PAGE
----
Use this URL to cite or link to this record in EThOS: http://ethos.bl.uk/OrderDetails.do?uin=uk.bl.ethos.702083
Title: Total synthesis of bioactive peptides and whole proteins
Author: Lear, Sam
ISNI:       0000 0004 5994 7717
Awarding Body: Durham University
Current Institution: Durham University
Date of Award: 2016
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Abstract:
Total chemical synthesis is an essential tool for the validation of natural product structures and the discovery and elaboration of novel therapeutic scaffolds. Chapter 1 (Part I) surveys existing treatments for trypanosomatid neglected tropical diseases, and the synthesis of a novel class of antiparasitic cyclic depsipeptides is reported (Chapter 2) alongside a full NMR assignment and structure calculation using NMR-derived distance restraints. The synthetic peptides exhibit activity profiles in agreement with published results, and a series of ester-to-amide substitution analogues also synthesized show similar low micromolar potency. Chapter 3 describes the synthesis of lassomycin, a tuberculocidal lasso peptide reported to exhibit a unique unthreaded topology. The naturally occurring peptide was synthesized alongside C-terminally amidated and truncated analogues, but none were biologically active. Given clear differences observed in the two-dimensional NMR data for synthetic lassomycin, it is suggested that the reported natural product in fact exists in the threaded form. The chemical synthesis of whole proteins is addressed in Part II, and current progress in the field is reviewed (Chapter 4). Work towards the total chemical synthesis of acyl carrier protein using a two fragment approach is described in Chapter 5. The N-terminal fragment was synthesized using the sulfonamide linker, and while the C-terminal fragment presented difficulties due to extremely low solubility, solubilization using backbone protection was demonstrated. The development of a modified Dawson linker for the synthesis of peptide N-acylureas without overacylation is also described. Finally, Part III details the synthesis of tumor targeting peptides used for imaging and inhibition of cancer cell growth, and which cause tumor size reduction in vivo. A novel web utility used for the automated assignment of peptide mass spectra throughout this thesis is also presented.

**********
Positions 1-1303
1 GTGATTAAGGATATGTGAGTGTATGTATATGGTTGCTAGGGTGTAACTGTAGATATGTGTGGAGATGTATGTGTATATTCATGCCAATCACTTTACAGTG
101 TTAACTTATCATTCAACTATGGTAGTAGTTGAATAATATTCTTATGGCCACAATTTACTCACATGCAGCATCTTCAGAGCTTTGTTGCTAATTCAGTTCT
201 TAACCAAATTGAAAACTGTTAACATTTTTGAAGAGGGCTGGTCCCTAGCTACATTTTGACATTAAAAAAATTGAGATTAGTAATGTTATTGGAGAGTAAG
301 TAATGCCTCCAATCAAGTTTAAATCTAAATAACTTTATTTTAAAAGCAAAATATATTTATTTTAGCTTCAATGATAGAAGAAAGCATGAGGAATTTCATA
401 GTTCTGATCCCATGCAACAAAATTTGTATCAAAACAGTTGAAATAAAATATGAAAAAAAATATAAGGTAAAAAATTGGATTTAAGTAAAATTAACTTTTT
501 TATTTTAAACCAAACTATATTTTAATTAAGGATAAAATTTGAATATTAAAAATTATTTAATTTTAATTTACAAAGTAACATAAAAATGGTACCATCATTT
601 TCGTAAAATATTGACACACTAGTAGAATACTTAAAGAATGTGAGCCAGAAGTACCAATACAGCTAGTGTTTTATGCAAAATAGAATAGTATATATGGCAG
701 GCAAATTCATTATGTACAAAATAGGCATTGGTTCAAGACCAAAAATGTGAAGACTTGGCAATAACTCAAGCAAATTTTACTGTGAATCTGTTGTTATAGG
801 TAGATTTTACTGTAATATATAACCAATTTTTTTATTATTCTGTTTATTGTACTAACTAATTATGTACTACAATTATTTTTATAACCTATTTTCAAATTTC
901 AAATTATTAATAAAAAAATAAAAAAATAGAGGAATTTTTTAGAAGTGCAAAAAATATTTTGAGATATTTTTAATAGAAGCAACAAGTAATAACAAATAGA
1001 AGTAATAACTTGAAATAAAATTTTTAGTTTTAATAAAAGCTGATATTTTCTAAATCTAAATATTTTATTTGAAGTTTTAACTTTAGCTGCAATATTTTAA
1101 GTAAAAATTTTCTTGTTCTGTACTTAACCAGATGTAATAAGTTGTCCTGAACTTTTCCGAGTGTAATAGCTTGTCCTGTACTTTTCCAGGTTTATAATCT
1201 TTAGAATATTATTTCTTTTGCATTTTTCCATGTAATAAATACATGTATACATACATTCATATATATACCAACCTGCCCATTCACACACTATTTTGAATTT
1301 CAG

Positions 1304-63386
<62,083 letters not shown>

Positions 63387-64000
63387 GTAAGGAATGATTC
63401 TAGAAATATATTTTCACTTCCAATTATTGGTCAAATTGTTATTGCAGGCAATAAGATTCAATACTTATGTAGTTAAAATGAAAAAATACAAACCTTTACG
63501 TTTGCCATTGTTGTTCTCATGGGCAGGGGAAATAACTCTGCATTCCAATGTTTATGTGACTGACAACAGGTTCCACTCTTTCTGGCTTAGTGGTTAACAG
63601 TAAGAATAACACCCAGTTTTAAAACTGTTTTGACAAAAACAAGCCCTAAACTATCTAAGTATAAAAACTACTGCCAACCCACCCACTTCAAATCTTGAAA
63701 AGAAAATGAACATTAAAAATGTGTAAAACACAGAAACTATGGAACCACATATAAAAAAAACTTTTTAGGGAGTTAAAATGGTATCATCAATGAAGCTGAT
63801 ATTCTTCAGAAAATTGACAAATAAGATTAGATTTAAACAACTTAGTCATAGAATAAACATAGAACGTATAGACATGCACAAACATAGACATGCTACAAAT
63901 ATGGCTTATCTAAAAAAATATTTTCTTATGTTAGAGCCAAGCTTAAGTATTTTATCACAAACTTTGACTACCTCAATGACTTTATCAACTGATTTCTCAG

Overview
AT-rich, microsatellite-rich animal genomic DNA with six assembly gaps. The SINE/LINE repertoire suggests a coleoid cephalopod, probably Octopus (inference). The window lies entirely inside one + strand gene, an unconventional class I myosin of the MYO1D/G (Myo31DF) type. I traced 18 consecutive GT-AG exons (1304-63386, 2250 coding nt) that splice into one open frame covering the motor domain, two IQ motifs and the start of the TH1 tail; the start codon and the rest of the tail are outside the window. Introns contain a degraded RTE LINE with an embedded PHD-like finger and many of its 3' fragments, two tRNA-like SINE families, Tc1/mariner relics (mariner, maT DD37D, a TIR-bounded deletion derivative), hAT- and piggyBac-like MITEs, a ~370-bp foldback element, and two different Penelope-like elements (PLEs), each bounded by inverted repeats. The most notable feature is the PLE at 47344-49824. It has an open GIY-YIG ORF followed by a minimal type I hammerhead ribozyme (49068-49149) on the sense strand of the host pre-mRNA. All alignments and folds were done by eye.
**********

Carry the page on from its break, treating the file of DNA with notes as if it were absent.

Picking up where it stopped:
Supervisor: Not available Sponsor: Not available
Qualification Name: Thesis (Ph.D.) Qualification Level: Doctoral
EThOS ID: uk.bl.ethos.702083  DOI: Not available
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